YET another aspect of the Bill that has not gone down well with women's groups is the section providing for "service providers". Here, only registered NGOs can play the role of service providers. In fact, objections have been raised to the use of the term "service provider" itself, as it completely negates the idea of wider community involvement and social intervention in dealing with the issue. By also limiting the "service providers" to registered voluntary associations, the groups feel that many others, including individuals and groups who have been otherwise involved in helping out victims of domestic and other violence, will get excluded. The question raised is: "Why should a victim have to go only to a registered organisation for help." The signatories to the memorandum fear that the clause might be misused by the police to harass non-registered groups or even individuals for helping the victims.

This is not the first time that legislation protecting women from domestic violence has been drafted. The Domestic Violence Bill had an earlier avatar too, during the tenure of the National Democratic Alliance (NDA) government. It could not be passed as there were several problem areas, including the very definition of domestic violence. The Lawyers Collective, which drafted the Bill in consultation with other women's groups, found that the NDA version of the Bill, titled "The Protection from Domestic Violence Bill, 2001," was rather different from what had been expected. It was, if anything, "woefully inadequate" as it did not contain some of the essential guarantees for the prevention of violence against women. In a letter to former Human Resource Development Minister Murli Manohar Joshi on February 4, 2004, the Lawyers Collective wrote that "far from protecting women from violence, it [the Bill] had created for the first time, a protection for men in the form of a right to self-defence, which was nothing but a legalised licence to be violent towards women in domestic relationships".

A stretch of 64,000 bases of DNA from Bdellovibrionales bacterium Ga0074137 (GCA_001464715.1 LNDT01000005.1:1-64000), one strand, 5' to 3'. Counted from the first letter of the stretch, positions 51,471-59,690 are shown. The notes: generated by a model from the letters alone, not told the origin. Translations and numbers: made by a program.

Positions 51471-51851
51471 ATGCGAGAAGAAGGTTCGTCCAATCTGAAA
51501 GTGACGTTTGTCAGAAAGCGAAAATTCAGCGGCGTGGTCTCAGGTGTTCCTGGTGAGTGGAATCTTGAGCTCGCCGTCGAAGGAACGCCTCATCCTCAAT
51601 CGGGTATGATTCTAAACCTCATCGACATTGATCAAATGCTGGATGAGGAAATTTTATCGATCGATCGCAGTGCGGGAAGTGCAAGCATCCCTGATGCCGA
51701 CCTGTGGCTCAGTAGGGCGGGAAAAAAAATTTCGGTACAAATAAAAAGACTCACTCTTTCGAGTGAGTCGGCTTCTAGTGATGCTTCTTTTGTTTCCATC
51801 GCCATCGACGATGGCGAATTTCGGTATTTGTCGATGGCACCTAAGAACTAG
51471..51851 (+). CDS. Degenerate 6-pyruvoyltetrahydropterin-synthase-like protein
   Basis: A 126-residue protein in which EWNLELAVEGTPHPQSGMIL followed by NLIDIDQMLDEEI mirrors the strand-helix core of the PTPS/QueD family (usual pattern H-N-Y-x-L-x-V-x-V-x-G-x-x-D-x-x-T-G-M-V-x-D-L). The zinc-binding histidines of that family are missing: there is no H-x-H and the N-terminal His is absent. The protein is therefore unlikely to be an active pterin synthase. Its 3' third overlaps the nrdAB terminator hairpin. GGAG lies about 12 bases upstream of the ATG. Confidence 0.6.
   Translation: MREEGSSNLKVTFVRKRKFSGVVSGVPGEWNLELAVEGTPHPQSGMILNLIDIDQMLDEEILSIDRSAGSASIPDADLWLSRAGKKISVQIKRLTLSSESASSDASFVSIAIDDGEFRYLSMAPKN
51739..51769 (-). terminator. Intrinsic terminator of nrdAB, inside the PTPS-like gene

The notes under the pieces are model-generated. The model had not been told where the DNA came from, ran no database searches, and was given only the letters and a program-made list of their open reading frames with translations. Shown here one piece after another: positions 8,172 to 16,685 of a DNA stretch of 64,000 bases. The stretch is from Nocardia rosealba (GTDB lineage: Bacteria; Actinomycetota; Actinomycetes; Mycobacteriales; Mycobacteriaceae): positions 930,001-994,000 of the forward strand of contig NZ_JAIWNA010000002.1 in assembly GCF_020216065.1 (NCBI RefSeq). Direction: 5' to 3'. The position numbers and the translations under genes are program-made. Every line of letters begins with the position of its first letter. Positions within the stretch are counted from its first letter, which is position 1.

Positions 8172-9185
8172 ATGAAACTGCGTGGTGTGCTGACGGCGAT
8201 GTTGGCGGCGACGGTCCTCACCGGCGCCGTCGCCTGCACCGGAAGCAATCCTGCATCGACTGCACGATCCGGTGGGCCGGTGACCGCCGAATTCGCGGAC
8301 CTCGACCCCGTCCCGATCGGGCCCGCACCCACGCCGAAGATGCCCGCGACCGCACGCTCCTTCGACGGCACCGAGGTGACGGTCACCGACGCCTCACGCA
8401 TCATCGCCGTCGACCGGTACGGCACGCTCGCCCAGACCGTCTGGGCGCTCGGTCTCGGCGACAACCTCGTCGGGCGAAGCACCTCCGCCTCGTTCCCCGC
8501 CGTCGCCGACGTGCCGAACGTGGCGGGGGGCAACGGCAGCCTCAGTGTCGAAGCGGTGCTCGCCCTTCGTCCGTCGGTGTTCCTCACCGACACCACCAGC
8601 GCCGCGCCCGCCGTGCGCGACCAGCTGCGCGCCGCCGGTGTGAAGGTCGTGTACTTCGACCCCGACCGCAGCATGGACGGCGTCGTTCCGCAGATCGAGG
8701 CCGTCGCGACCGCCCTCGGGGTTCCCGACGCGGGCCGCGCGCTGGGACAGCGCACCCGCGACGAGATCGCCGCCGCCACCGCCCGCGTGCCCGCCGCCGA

Predictably, there were a lot of protests against the proposed Bill. The Bill was referred to the Parliamentary Standing Committee of the Ministry of Human Resource Development. After receiving several suggestions from individuals and organisations, including the National Commission for Women, the Standing Committee, chaired by HRD Minister Arjun Singh, accepted most of the objections and recommended, among other things, the deletion of the right to self-defence given to respondents under the Bill. However, despite a plethora of other Bills being passed, the Bill on Domestic Violence met a silent death as there was no attempt to put it to vote even up to a year after the Standing Committee submitted its report.

The new Bill, may well become a reality but it should take cognisance of the objections raised and suggestions made by those organisations and people who have been involved with women's issues and gender justice.